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We talk a lot about user “experience” in marketing, but what does it really mean? And how do you measure it? In an earlier piece titled “CMOs: Are You Paying Attention to Attention?,” I argued that marketers should use attention metrics to hold themselves accountable. This focus will help ensure they are delivering the types of experiences that capture people’s interest.
Measuring campaign performance against frequency of page views and impressions has long been the standard success (and value) metric for brands and advertisers. It’s a simple linear view that links a form of consumer engagement to ROI. Yet today’s modern marketers realize that measuring the success of a campaign is less about if people visit and more about how long they visit.
Consumers are time poor and use a vast variety of devices, and today, marketers have mere seconds to grab their attention. It is a world of glimpses and instant gratification, and getting customers to engage is harder than it has ever been. But why are we trying to get them to engage? To get them to like you and read what you have to say — and browse through your products/se ...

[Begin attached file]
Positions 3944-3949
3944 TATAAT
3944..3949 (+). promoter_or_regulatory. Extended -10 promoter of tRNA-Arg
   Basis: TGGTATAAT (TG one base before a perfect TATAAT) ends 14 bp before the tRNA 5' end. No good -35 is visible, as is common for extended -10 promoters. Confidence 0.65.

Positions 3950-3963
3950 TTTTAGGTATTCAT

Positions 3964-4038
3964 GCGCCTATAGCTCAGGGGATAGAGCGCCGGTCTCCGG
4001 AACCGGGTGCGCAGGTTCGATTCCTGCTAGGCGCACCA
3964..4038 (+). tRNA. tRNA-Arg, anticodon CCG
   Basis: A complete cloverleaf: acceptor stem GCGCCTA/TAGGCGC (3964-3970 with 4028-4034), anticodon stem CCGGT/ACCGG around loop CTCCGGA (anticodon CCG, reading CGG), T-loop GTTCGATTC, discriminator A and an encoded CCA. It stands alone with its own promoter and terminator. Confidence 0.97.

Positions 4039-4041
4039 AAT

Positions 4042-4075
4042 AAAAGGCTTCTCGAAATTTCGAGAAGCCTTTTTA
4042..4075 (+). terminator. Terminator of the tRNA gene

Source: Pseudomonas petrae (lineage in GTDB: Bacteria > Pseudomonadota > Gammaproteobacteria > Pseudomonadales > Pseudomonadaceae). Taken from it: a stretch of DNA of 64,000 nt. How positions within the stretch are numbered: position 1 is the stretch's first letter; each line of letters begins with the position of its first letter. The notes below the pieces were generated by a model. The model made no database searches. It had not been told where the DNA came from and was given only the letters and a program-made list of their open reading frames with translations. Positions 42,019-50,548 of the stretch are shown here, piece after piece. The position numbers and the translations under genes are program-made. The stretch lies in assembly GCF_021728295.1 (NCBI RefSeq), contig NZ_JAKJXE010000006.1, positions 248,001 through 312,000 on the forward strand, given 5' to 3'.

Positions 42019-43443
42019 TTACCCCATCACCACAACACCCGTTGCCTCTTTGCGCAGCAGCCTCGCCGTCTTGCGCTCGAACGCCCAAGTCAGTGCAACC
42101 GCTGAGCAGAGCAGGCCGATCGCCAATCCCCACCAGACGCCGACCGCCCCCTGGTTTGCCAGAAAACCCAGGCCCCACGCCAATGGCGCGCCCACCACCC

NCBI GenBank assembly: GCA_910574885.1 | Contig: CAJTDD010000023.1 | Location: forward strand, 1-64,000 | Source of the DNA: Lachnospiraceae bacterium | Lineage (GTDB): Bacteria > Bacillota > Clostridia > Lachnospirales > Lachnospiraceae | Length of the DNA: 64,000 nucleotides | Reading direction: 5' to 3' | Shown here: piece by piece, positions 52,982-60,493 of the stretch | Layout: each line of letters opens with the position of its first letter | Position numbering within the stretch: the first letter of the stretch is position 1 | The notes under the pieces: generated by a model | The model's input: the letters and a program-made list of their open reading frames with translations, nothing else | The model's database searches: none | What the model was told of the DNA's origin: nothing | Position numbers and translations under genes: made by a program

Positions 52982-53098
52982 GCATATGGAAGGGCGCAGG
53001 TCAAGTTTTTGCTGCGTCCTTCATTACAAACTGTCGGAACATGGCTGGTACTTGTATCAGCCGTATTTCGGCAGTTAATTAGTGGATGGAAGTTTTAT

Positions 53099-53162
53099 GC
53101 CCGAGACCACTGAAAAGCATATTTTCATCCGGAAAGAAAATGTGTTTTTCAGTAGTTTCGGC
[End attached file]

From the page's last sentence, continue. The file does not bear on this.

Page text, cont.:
There was a time when content was king, when content ruled the airwaves and was the hook by which brands fished for consumers. But today, content is a sprawling ocean, and consumers aren’t swimming in it; they are drowning in waves of undistinguishable content. Yet still, brands need to catch these people and reel them in — but they only have tiny windows of opportunity to d ...
The window of opportunity to get a browsing consumer’s attention is a very small one — and increasingly it is a window viewed on the even smaller window of a mobile device. A glance is all you get to win them in both time and space. While it’s great to have increasing freedom to be creative with your marketing campaigns, you have to remember that you are no longer targeting ...
Consumers are living for the moment, because time is an increasingly precious resource. The same applies to marketers who are trying to tap into those consumer moments as they happen. In fact, nearly 70 percent of marketers feel challenged by time, with a third considering a lack of enough time their single biggest challenge.